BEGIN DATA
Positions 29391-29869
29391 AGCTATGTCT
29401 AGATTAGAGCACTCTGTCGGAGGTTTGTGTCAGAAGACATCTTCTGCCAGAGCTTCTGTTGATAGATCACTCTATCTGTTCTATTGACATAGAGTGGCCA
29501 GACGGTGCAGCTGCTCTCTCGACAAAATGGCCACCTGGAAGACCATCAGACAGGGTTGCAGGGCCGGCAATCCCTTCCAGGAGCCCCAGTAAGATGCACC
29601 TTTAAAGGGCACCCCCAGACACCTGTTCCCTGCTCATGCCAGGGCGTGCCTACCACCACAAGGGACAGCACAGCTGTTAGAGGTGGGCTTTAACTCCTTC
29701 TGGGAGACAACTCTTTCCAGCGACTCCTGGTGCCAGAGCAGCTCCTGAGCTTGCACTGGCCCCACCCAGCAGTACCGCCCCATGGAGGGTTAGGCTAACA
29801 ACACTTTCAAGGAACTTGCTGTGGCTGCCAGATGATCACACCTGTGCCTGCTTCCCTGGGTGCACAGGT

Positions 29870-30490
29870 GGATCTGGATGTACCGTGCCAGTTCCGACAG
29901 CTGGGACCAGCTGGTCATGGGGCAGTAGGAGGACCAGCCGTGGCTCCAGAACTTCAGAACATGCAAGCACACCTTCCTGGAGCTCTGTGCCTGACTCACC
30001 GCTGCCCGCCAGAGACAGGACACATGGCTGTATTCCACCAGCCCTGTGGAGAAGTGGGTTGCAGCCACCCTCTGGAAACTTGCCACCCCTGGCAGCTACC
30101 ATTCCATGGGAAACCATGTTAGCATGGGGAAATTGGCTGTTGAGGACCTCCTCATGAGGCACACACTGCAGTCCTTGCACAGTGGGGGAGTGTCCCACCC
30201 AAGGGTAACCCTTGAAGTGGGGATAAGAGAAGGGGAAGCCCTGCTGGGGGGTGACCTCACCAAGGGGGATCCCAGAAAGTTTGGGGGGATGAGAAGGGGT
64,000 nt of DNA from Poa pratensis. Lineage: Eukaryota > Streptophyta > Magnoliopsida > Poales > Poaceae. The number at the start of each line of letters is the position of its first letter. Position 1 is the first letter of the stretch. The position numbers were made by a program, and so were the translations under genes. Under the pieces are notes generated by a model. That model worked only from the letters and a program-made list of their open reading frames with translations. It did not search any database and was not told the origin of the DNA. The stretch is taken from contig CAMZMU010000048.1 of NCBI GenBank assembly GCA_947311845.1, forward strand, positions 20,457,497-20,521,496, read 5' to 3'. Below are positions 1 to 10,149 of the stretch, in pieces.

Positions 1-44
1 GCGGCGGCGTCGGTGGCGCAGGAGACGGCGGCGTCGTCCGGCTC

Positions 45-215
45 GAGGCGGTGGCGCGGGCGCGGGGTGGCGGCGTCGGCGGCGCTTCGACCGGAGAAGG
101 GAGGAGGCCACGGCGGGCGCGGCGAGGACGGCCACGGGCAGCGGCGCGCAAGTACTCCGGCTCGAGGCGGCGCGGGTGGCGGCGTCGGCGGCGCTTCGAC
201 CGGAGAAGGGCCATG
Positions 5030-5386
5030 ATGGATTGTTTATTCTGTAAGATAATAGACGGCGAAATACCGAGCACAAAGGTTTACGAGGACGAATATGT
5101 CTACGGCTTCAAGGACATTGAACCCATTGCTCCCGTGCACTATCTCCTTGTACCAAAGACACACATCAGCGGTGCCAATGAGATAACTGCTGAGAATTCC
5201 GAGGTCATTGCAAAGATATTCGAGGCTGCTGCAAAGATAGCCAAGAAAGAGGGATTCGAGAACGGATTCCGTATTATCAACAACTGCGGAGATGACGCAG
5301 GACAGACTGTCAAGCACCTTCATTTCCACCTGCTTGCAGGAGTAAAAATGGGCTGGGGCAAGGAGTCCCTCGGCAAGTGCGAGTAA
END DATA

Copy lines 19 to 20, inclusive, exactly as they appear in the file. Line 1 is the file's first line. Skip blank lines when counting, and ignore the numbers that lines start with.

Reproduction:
101 GAGGAGGCCACGGCGGGCGCGGCGAGGACGGCCACGGGCAGCGGCGCGCAAGTACTCCGGCTCGAGGCGGCGCGGGTGGCGGCGTCGGCGGCGCTTCGAC
201 CGGAGAAGGGCCATG